MarketWatch’s Silvia Ascarelli wrote:
Your grandchildren may pay a bigger price for global warming than you thought.
A hotter Planet Earth will cool down national economies, according to fresh research from scientists at Stanford University and the University of California, Berkeley.
Average U.S. income could shrink 36% by 2100 because of climate change from what it would be without global warming, they say. That is more than other, earlier studies have suggested.
But not all countries will suffer. Russia, Canada and countries in Northern Europe should benefit from warmer temperatures, according to the scientists’ models, because they have yet to reach what the scientists called the optimal average temperature for an economy — 55 degrees Fahrenheit, roughly where the U.S. is now.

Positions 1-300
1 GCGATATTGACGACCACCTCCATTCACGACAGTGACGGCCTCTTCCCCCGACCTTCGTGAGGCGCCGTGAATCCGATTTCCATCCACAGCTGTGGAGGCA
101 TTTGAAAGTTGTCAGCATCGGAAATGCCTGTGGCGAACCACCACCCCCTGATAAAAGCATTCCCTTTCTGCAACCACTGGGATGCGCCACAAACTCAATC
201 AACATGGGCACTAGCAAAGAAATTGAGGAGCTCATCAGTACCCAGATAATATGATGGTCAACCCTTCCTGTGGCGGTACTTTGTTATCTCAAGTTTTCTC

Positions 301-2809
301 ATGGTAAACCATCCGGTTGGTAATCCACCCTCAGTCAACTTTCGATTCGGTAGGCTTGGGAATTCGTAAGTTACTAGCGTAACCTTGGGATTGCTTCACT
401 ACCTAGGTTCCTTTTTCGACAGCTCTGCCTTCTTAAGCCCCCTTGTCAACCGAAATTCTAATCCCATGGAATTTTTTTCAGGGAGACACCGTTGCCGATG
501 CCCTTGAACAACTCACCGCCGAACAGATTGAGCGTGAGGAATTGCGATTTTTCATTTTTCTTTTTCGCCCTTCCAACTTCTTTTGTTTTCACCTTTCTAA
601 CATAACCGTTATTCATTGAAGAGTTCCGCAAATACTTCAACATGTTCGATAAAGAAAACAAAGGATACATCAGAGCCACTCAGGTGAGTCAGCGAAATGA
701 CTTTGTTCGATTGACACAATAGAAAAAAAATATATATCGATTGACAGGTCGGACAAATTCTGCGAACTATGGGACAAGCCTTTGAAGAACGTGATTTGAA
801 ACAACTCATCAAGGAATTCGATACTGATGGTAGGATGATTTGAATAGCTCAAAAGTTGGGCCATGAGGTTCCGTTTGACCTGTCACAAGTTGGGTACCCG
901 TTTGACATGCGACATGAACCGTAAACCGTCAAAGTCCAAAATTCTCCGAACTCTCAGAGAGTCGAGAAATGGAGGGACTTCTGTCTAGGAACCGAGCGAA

“We were surprised at how important temperature is for the global economy,” said Solomon Hsiang, an associate professor of public policy at Berkeley and one of the co-authors of the study along with Marshall Burke, an assistant professor in earth system science at Stanford, and Edward Miguel, Oxfam professor in environmental and resource economics at Berkeley.
Global per capita gross domestic product will be down 23% at the turn of the next century if global warming isn’t slowed, the study found. The impact will be more severe in China — average income will shrink 43%—and Mexico, where average income could plunge 73%.
More at MarketWatch.
Should we worry? Can we afford global warming?